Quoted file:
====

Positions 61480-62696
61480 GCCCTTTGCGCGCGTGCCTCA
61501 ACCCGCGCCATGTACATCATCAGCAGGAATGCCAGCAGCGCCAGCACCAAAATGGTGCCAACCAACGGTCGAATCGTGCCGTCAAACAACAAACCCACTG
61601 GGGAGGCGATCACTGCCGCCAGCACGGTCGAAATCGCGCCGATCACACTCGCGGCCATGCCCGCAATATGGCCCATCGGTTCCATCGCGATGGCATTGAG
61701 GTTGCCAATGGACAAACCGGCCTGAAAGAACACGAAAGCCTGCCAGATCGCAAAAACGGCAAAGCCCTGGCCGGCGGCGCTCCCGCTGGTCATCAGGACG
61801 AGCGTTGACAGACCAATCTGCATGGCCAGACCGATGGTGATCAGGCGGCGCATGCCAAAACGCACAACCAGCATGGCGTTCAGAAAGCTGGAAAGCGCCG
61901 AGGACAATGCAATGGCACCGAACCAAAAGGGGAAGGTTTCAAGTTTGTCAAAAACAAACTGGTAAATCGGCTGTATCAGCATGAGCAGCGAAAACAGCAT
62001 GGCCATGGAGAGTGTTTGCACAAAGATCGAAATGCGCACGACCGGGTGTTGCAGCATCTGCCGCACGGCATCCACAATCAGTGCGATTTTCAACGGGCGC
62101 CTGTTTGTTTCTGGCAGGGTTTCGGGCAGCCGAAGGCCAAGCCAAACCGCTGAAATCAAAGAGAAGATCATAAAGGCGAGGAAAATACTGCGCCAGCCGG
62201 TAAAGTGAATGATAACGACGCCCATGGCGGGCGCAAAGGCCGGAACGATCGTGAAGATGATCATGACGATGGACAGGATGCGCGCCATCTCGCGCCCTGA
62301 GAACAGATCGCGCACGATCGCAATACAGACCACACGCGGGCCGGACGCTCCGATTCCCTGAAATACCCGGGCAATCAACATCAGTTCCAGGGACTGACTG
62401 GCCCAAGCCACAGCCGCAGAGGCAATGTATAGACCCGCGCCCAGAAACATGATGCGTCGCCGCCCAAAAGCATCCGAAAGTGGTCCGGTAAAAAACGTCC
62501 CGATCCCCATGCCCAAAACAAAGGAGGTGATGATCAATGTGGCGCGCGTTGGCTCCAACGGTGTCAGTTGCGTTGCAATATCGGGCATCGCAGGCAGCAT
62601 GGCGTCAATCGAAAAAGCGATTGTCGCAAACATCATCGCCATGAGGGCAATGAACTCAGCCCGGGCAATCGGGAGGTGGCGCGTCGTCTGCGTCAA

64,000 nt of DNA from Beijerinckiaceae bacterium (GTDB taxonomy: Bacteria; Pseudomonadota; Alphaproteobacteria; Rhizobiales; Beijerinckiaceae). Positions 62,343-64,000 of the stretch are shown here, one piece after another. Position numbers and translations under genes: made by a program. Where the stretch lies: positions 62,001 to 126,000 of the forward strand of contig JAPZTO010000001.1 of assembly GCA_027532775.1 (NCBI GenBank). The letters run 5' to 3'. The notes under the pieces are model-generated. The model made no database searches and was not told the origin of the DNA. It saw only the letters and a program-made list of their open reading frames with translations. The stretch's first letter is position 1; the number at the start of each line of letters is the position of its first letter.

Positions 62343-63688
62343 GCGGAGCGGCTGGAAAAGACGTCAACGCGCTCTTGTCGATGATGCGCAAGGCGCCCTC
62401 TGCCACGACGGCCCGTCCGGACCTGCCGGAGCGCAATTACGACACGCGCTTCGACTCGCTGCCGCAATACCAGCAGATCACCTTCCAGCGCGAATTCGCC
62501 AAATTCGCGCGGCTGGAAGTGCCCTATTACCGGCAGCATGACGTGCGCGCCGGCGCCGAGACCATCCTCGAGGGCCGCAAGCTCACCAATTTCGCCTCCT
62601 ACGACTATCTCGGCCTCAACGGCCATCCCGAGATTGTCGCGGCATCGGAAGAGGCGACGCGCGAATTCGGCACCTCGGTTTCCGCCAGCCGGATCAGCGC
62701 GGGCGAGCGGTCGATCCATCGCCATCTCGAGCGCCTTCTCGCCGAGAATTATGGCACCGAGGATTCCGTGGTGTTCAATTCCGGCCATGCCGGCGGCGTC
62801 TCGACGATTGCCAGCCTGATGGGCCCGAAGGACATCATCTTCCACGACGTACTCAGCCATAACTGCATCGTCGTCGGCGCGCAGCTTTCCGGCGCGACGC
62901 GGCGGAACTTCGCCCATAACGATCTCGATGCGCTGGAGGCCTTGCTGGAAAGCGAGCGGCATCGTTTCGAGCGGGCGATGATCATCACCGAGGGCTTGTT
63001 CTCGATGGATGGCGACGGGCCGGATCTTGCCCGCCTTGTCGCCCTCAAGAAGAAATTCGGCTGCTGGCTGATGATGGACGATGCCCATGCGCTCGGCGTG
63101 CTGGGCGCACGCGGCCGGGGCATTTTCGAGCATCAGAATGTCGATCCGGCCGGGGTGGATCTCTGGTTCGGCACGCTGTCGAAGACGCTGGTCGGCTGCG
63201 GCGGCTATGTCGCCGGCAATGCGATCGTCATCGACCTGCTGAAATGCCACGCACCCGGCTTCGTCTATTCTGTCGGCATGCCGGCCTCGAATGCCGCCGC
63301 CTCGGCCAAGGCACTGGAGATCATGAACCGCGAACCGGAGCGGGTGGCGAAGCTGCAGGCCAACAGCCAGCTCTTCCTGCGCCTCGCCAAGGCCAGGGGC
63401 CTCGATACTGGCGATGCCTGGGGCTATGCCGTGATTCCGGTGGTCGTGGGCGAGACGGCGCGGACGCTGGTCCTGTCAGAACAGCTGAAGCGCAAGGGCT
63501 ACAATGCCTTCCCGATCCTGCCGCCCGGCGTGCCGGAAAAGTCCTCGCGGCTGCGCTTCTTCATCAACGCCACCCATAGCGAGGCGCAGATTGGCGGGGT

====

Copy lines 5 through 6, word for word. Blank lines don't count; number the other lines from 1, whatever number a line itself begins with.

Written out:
61701 GTTGCCAATGGACAAACCGGCCTGAAAGAACACGAAAGCCTGCCAGATCGCAAAAACGGCAAAGCCCTGGCCGGCGGCGCTCCCGCTGGTCATCAGGACG
61801 AGCGTTGACAGACCAATCTGCATGGCCAGACCGATGGTGATCAGGCGGCGCATGCCAAAACGCACAACCAGCATGGCGTTCAGAAAGCTGGAAAGCGCCG